It was replaced by a '66 Mustang GT Coupe & it has been dry ever since.

    When showing the Mustang, the other participants appreciate the car, but when a convertible in equal condition is in the show, it is the convertible that gets the admiration of the other entries.

    Because the Coupe is now a garage queen trophy car that hasn't been wet since 1995 - a convertible 66 Stang would be desired if the coupe were to be replaced.

    Condition, condition, condition is most important - especially at the shows.
  • parmparm Posts: 723
    Right now, I drive a 2000 Eldorado which is a 2-door coupe. The whole rear seat entry/exit thing isn't an issue because I don't ride back there. And, rarely, do I have the need to carry anyone back there who's not a teenager (ie., my kids) on a daily basis. So, having only two doors wouldn't be much of an adjustment for me. However, a '64 Cadillac would be a toy, naturally. And, thus, would be used as such. Consequently, I would envision there might be a few more opportunities to haul more than one other adult from time to time which would make the 4-door more convenient from that standpoint.

    On the other hand, the main reason for owning one of these cars is for its "style" - which is obviously in the eye of the beholder. And, to "this" beholder, the coupe wins the battle on style. And, while I doubt Steve McQueen would've wanted to have been buried in one, the Coupe Deville just seems more "cool" than the Sedan Deville. Furthermore, since a '64 Coupe Deville wouldn't be my daily driver, the convenience factor of having four doors might be moot. Hard to tell. Perhaps with a collector car, I'd want 4-doors a greater percentage every time I turned the key. But, I don't think my requirement to haul around more than other person at a time would increase dramatically with a collector car. Truth be known, I would suspect I'd be flying solo a great deal of the time anyway (the whole "collector car" euphoria only goes so far with my soon-to-be wife - LOL!) which tends to sway the decision toward a coupe.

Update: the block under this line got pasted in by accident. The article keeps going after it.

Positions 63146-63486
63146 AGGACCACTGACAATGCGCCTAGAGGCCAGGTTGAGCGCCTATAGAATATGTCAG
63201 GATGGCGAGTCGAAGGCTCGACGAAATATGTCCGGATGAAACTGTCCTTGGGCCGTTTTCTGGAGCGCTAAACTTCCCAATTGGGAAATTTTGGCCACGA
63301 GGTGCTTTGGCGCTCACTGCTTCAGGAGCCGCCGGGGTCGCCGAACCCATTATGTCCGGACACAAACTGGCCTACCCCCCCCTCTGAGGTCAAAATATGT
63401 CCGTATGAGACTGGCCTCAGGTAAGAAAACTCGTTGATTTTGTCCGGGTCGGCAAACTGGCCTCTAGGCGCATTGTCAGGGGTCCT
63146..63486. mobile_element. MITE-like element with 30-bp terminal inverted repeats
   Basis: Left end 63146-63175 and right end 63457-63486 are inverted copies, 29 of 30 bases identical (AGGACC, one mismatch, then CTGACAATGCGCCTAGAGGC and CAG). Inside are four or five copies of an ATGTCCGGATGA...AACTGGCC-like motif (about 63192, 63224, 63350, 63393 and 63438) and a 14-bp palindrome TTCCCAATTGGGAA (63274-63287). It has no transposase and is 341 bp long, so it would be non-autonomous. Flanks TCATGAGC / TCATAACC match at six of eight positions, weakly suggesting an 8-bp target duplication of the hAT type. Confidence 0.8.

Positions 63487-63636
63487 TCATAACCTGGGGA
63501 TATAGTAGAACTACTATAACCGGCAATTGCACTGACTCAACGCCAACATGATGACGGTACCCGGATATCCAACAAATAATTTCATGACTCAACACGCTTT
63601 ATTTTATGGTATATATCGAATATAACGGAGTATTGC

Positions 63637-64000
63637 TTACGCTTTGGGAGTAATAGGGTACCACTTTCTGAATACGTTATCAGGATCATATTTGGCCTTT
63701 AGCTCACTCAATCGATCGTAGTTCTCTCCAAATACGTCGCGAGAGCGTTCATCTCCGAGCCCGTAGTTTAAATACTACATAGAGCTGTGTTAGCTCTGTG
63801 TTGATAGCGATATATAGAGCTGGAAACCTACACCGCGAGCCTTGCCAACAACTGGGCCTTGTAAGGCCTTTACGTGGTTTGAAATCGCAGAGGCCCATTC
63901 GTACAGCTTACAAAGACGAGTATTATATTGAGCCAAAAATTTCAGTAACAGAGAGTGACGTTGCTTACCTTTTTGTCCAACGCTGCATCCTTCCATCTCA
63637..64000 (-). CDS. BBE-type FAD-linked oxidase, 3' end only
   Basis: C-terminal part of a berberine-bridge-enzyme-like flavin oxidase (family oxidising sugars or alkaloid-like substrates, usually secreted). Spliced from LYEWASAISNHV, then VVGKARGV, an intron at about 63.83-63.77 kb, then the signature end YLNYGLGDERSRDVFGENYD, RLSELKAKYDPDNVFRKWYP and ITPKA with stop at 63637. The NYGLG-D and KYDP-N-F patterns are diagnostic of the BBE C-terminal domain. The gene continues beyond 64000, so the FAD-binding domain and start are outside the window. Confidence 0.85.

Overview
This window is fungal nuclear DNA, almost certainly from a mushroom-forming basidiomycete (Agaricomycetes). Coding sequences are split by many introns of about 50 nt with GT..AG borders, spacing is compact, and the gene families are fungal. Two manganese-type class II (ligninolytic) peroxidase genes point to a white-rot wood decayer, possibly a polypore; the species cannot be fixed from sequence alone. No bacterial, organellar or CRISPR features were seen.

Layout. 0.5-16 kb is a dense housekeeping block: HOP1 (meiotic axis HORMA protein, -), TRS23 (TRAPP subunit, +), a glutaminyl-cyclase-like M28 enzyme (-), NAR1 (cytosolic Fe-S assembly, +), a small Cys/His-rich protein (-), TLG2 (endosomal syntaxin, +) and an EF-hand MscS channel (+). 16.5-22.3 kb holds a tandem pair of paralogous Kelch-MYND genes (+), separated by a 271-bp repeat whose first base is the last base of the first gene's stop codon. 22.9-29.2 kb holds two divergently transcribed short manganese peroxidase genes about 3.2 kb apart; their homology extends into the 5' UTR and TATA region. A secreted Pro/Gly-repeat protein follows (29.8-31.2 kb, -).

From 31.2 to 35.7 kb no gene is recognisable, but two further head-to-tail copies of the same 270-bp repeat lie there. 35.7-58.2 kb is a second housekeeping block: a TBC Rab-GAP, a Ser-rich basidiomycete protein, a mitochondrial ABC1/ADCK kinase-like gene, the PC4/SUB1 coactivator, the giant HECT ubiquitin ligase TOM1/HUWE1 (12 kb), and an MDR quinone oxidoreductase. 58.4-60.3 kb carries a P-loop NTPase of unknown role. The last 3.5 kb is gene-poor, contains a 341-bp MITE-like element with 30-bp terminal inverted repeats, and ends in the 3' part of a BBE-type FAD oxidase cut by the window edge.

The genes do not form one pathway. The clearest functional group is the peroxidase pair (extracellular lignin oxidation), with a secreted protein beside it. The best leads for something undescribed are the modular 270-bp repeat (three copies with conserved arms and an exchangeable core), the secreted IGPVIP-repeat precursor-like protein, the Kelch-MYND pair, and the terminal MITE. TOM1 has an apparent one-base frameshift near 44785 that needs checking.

I will say this, once you get into the back seat of a Coupe Deville (albeit, with some coaxing), you sure could do a lot worse in terms of comfort. While the lack of rear doors might technically qualify as being in a cave, it's a pretty nice cave - leather upholstery and all - and pretty roomy, especially compared to a Chevelle, Camaro, Mustang or any other collector car with a bit more "muscle", so to speak.
  • andre1969andre1969 Posts: 21,575
    Consequently, I would envision there might be a few more opportunities to haul more than one other adult from time to time which would make the 4-door more convenient from that standpoint.